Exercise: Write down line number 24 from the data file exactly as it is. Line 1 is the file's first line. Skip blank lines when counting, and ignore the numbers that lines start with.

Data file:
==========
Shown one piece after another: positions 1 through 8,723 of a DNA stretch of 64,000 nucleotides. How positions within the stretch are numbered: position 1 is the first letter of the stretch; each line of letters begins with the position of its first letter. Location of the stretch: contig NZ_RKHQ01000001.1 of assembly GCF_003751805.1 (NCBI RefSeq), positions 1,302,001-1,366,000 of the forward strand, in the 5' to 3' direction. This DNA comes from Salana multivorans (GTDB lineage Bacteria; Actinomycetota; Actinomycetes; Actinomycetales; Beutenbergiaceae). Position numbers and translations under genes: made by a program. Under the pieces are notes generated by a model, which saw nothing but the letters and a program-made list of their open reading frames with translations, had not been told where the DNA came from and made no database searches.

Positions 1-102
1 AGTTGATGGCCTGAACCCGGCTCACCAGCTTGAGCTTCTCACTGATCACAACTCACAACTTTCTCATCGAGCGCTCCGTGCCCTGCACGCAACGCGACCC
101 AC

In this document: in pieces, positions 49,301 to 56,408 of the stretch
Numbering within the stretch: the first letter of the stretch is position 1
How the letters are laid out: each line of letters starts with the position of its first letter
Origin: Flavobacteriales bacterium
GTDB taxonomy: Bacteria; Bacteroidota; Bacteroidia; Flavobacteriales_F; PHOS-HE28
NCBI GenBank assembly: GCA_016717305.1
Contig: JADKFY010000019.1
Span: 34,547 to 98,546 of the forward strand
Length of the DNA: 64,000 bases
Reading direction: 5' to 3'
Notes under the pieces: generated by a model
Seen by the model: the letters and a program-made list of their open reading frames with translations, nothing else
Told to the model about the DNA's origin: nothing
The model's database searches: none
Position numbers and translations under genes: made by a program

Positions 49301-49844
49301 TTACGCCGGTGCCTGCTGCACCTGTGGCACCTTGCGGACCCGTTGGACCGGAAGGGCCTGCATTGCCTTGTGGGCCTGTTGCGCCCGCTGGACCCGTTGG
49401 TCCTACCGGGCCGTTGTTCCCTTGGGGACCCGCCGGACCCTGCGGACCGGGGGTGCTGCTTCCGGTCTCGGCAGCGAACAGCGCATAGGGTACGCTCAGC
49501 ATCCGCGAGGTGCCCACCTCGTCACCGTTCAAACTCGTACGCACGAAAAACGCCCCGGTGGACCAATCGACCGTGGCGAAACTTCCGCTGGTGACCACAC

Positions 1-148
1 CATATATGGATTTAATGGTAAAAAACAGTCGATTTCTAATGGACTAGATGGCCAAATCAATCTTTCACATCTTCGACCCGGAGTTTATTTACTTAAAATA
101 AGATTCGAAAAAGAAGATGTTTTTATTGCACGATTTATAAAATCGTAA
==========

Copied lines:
Positions 1-148